Dear Mr Lapid,

I’m hoping you can answer a couple of finance related questions that I’ve had now for quite a while.

I often go into a shop, and as you can see from the receipts, I am owed a few agarot in change. I never receive that change. My question is, where does it go? According to the two receipts from ליאור עדיקה כלבוטק I am owed 15 agarot. I understand that 15 agarot isn’t a lot of money, and I am thankful that I don’t miss it in my pocket. However, this shop is a busy shop, and as far as the paper work goes that 15 agarot is in my pocket and not their cash register. On a basis of 15 agarot per customer, 500 customers a day, 6 days a week, 52 weeks a year, this comes to 23,400 shekels per year. This seems to me to be a lot of money that should be in customers’ pockets but instead is unaccounted for in a shops’ register. Does this money get declared? Does it get taxed? How can the shop give me a document declaring that they have transferred a sum to me, when in fact they have not.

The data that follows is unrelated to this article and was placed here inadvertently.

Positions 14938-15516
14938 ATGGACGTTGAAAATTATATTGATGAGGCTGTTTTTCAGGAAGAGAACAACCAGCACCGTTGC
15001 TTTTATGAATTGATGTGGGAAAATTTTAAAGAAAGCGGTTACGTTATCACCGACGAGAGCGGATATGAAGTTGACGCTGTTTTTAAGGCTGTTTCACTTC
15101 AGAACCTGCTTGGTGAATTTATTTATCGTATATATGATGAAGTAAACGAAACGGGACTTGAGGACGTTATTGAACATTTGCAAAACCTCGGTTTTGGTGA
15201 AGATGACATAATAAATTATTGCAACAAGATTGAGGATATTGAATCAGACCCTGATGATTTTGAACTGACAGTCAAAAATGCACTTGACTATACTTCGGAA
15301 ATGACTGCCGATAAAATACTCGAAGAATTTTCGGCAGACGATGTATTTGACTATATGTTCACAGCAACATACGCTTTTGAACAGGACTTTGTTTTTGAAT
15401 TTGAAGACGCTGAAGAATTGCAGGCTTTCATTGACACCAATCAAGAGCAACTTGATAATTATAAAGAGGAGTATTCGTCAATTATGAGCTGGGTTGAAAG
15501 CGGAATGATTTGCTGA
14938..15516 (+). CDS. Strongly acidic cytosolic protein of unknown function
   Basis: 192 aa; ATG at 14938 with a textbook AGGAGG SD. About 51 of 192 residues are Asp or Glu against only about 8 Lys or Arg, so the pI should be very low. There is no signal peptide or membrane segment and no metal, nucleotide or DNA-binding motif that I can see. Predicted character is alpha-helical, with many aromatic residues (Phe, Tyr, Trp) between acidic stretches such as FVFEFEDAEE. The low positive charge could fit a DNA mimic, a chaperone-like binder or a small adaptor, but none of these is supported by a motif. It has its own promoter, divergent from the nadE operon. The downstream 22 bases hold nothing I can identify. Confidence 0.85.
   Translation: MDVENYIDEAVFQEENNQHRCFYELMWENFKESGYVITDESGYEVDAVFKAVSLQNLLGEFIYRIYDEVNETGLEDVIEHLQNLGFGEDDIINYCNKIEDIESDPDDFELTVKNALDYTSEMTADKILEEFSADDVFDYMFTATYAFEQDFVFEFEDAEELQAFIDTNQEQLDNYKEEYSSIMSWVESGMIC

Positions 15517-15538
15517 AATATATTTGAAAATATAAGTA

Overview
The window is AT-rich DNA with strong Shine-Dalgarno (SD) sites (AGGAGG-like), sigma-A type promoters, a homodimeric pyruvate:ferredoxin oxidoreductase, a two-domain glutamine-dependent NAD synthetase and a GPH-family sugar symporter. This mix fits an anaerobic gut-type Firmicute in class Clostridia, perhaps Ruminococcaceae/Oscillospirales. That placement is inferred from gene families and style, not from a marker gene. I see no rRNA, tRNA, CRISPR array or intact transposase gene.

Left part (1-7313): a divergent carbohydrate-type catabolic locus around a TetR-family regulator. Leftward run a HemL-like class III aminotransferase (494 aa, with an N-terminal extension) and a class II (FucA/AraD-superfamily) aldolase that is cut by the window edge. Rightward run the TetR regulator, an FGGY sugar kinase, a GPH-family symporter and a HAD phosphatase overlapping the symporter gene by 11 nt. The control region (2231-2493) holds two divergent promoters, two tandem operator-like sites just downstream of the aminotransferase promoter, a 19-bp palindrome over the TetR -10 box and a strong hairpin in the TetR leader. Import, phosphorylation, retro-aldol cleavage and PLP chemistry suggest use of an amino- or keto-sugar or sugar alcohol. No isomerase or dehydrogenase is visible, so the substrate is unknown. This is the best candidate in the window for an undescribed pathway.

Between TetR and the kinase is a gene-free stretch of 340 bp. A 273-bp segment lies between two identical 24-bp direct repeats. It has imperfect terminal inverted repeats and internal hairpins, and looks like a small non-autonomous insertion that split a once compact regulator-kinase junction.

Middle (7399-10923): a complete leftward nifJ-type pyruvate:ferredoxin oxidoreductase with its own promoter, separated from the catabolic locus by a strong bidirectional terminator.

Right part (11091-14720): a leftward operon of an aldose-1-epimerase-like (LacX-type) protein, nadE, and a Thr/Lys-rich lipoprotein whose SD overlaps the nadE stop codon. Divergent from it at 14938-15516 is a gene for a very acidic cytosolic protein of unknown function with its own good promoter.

My second point of concern relates to the SuferSal receipt below. You will notice, that nearly all of the prices of products are prices that it is actually impossible for me to either pay in cash, or for the shop to give me change for in cash. As we don’t have individual agorot, how can a shop charge 10.99 for something, or 3.52, or 32.96?



Written by Jo Lane

About the Author
Marc Goldberg is a copywriter and avid blogger, author of Beyond the Green Line the story of fighting through the al Aqsa Intifada in the IDF Paratroopers